This is really old news, but it came up in my personal life recently, so I’m putting it out there once again.
An article was published in the New England Journal of Medicine, in July, 1994, titled “Magnetic resonance imaging of the lumbar spine in people without back pain.”
They took 98 people who didn’t have low back pain and looked at their low backs with MRI scans. 36% had normal discs at all levels. 52% had a bulge at one or more levels (with 38% having more than one disc involved). 27% had a disc protrusion, and 1% had a disc extrusion. They noted that the prevalence of bulges increased with age.
- “On MRI examination of the lumbar spine, many people without back pain have disk bulges or protrusions but not extrusions. Given the high prevalence of these findings and of back pain, the discovery by MRI of bulges or protrusions in people with low back pain may frequently be coincidental.” (emphasis is mine)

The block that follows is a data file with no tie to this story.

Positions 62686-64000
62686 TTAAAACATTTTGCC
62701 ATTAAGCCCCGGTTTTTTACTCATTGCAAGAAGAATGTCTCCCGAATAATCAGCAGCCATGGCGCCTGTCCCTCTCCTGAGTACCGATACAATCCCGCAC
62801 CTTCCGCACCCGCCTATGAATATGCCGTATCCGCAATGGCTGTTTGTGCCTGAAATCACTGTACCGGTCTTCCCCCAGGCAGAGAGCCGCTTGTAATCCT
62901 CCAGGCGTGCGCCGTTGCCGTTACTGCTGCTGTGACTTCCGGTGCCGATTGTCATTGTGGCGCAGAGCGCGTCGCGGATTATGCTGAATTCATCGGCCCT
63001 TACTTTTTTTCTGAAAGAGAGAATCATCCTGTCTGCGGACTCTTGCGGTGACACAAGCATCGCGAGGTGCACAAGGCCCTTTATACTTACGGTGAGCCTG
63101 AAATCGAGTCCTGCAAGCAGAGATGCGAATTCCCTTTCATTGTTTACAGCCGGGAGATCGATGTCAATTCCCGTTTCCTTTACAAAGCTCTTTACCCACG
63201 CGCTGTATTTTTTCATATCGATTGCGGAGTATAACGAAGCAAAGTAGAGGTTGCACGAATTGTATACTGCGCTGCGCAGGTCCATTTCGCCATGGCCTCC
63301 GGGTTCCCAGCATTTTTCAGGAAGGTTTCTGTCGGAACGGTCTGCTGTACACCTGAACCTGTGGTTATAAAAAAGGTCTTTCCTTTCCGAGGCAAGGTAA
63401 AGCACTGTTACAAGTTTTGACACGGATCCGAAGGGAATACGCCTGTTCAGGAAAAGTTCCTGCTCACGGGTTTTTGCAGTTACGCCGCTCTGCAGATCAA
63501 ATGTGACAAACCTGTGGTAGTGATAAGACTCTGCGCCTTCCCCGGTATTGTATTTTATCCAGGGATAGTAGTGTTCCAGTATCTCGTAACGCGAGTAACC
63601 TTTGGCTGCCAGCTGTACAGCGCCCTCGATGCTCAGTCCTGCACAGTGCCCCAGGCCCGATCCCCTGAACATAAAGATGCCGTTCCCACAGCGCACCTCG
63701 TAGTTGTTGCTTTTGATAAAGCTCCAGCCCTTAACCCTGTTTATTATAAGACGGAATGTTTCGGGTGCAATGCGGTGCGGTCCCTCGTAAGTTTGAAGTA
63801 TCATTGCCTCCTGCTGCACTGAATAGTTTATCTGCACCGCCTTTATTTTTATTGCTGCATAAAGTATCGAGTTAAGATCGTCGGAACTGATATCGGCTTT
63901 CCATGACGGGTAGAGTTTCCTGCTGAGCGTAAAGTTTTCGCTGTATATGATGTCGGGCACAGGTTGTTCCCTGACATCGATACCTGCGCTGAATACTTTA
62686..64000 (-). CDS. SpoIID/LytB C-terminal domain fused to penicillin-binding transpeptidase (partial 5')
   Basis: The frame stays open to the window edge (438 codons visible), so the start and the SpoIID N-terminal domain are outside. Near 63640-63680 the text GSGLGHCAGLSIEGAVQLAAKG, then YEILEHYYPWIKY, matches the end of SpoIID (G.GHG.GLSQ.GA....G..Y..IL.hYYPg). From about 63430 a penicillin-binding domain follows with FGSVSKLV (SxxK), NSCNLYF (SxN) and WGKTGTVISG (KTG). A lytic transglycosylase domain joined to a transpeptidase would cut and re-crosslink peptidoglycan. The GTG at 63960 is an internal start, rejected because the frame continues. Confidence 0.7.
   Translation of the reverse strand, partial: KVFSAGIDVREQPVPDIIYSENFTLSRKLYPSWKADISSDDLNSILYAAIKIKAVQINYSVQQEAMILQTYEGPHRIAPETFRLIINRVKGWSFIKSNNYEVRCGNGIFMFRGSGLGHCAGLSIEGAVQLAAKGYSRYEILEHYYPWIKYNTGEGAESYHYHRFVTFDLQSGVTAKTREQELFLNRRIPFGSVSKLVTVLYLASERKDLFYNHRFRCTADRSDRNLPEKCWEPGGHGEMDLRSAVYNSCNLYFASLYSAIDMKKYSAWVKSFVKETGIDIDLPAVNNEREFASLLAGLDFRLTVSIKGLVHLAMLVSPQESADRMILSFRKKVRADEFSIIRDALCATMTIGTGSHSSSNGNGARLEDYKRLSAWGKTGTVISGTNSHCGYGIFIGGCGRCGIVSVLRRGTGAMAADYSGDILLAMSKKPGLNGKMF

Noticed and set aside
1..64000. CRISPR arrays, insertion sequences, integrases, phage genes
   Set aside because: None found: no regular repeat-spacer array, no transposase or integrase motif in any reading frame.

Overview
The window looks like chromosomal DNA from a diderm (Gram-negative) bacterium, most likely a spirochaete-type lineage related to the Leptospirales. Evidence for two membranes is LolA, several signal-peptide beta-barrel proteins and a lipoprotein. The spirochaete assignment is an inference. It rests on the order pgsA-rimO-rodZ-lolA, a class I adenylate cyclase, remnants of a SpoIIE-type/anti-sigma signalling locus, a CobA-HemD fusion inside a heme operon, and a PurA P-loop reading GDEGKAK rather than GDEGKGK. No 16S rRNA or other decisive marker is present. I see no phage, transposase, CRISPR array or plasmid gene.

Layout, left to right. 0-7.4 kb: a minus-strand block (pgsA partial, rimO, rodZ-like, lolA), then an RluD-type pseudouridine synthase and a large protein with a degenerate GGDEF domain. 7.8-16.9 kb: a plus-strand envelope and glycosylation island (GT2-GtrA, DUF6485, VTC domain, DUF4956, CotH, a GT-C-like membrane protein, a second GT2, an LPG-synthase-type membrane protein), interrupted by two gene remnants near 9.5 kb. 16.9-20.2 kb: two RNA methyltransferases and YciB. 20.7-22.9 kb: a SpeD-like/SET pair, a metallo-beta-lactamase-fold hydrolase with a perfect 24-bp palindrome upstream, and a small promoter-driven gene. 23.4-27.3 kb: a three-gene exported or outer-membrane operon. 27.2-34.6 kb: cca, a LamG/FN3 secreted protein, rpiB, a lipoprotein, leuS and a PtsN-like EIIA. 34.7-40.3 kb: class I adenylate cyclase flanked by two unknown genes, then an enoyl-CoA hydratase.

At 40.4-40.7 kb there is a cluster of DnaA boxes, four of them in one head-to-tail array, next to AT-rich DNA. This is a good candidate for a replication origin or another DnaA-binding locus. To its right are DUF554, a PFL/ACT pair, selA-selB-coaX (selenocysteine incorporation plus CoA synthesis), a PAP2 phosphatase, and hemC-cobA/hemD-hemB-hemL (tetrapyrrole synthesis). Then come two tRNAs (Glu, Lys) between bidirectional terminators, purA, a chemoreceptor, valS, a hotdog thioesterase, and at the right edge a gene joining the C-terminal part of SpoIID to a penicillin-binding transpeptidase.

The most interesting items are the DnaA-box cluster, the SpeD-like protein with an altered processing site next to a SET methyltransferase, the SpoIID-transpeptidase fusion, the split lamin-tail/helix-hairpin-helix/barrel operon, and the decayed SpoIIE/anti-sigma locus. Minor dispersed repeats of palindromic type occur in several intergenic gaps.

Some definitions might come in handy. In this study,
- A disc bulge is defined as a circumferential symmetric extension of the disk beyond the interspace
- A disc protrusion is defined as a focal or asymmetric extension of the disk beyond the interspace
- A disc extrusion is defined as a more extreme extension of the disk beyond the interspace
These definitions are very basic, fairly vague, and non-universal. The people who read MRI’s don’t have a universal language, so what one radiologist might call a protrusion another might call a herniation, someone else might call a prolapse, and yet another might call a rupture. More information than even I want to read about the naming of this kind of radiographic finding can be found here.
I did find an article that gives a pretty balanced look at when it’s time to see the surgeon. Take a look if you are considering this option.
And, that said, if you are experiencing pain that you cannot get away from (no position of comfort), if you are experiencing loss of bowel or bladder control, if you have foot drop . . . get evaluated sooner (like, now), not later.